Water availability and use are closely connected with energy development and use. Water cannot be delivered to homes, businesses, and industries without energy, and most forms of energy development require large amounts of water. The United States faces two significant and sometimes competing challenges: to provide sustainable supplies of freshwater for humans and ecosystems and to ensure adequate sources of energy for future generations. This report reviews the complex ways in which water and energy are interconnected and describes the earth science data collection and research that can help the Nation address these important challenges.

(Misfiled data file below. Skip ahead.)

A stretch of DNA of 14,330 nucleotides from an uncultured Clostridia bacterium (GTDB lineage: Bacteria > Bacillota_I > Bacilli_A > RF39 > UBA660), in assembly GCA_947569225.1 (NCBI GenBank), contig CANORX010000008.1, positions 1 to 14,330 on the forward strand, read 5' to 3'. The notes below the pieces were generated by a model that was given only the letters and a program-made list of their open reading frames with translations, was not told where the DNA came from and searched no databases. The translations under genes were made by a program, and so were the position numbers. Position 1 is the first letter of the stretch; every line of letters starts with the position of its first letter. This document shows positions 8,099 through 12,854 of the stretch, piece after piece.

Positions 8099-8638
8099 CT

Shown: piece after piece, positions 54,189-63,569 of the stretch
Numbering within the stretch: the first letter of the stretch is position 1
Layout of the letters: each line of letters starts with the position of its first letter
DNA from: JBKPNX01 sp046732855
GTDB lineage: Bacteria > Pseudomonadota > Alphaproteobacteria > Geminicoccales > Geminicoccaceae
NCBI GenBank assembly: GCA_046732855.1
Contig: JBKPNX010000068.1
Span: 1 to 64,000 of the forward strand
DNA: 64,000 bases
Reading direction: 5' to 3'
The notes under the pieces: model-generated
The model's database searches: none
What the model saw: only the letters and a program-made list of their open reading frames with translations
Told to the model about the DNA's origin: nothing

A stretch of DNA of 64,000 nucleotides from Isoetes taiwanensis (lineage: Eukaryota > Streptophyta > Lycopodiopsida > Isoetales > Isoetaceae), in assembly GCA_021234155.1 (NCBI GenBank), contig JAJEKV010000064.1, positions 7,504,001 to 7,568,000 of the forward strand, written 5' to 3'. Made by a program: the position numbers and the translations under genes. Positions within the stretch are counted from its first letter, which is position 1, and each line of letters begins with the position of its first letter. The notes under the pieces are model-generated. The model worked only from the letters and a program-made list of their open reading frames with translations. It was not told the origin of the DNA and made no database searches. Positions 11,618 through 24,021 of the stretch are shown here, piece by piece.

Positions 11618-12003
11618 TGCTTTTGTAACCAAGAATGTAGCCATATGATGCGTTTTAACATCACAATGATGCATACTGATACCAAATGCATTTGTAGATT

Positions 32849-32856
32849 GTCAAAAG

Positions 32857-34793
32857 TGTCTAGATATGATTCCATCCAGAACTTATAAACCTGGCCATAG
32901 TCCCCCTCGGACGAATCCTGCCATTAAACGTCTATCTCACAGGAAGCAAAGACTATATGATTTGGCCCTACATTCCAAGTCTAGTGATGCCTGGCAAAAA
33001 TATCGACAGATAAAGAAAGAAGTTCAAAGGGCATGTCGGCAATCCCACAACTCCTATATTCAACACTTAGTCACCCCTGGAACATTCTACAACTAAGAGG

The earth sciences have been a cornerstone in developing our current understanding of the water-energy nexus. A full understanding of the nexus, however, is limited by uncertainty in our knowledge of fundamental issues, such as the quantity of freshwater that is available, the amount of water that is used in energy development, the effects that emerging energy development technologies have on water quality and quantity, and the amount of energy required to treat and deliver freshwater. Enhanced data collection and research can improve our understanding of these important issues and thereby lay the groundwork for informed resource management.
Relevant earth science issues analyzed and discussed herein include freshwater availability; water use; ecosystems health; assessment of saline water resources; assessment of fossil-fuel, uranium, and geothermal resources; subsurface injection of wastewater and carbon dioxide and related induced seismicity; climate change and its effect on water availability and energy production; byproducts and waste streams of energy development; emerging energy-development technologies; and energy for water treatment and delivery.